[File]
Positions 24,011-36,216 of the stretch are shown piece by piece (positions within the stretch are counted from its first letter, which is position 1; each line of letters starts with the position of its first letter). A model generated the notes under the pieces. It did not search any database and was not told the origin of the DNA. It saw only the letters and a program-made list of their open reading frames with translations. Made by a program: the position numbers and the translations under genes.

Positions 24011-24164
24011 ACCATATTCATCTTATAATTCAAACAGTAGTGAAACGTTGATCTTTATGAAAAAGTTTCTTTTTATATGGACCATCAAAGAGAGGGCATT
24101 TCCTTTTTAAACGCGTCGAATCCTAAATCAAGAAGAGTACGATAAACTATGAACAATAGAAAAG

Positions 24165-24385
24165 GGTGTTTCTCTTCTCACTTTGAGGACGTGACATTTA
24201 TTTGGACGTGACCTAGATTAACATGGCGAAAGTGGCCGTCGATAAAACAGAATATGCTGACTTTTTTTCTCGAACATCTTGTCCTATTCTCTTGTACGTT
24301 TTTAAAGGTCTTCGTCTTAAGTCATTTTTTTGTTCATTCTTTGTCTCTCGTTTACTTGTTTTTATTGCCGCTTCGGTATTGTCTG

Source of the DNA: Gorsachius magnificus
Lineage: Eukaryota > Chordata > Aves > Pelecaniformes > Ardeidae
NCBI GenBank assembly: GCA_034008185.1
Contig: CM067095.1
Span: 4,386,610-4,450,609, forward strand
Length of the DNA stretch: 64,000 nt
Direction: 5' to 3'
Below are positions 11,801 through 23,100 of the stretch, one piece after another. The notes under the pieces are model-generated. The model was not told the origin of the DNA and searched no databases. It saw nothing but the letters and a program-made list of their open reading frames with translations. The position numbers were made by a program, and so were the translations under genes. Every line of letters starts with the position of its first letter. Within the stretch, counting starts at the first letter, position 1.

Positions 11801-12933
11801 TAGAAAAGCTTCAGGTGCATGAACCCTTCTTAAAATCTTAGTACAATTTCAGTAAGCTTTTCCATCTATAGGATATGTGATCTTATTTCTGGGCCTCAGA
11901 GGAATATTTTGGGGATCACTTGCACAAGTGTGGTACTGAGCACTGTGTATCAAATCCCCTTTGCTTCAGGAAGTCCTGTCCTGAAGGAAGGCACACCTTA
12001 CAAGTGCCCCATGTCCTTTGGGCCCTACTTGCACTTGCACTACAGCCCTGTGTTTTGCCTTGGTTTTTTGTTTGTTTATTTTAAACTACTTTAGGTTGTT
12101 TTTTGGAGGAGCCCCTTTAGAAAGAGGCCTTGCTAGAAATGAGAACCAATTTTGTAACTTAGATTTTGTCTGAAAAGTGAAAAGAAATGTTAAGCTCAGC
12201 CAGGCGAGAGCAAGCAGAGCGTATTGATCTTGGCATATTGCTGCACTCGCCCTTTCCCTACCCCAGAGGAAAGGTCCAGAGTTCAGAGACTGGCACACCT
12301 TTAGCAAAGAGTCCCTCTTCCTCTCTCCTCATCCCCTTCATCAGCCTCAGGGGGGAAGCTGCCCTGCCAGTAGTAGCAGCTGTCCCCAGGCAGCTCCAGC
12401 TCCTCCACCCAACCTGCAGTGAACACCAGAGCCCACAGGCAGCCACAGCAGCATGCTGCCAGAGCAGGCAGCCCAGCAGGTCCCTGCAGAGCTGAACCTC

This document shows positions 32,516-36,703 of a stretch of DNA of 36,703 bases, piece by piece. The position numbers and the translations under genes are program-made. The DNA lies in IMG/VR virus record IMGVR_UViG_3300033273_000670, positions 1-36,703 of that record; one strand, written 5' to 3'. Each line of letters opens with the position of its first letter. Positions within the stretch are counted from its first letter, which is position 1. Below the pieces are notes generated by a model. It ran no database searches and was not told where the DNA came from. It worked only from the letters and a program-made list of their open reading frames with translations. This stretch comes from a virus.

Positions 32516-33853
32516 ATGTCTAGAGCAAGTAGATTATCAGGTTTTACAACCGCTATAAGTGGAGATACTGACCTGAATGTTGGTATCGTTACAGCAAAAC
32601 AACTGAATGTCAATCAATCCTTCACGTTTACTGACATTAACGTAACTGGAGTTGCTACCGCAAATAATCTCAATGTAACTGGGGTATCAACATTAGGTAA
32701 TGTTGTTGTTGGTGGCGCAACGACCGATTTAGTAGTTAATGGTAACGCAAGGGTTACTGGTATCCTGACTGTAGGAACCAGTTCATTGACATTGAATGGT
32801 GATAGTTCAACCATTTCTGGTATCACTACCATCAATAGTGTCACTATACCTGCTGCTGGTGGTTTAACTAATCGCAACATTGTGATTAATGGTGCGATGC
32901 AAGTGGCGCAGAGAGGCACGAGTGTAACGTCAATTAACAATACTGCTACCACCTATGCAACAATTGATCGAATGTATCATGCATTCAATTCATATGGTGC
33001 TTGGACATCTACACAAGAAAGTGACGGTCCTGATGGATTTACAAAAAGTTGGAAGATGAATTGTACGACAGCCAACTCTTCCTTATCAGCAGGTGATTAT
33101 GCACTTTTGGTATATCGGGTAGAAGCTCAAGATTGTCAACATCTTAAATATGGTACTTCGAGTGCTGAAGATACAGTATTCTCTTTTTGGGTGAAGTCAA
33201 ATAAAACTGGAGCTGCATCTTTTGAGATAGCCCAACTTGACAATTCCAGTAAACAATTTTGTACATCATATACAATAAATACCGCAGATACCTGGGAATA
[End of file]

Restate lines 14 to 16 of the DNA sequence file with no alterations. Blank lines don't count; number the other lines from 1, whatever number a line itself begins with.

Length of the DNA stretch: 64,000 nt
Direction: 5' to 3'
Below are positions 11,801 through 23,100 of the stretch, one piece after another. The notes under the pieces are model-generated. The model was not told the origin of the DNA and searched no databases. It saw nothing but the letters and a program-made list of their open reading frames with translations. The position numbers were made by a program, and so were the translations under genes. Every line of letters starts with the position of its first letter. Within the stretch, counting starts at the first letter, position 1.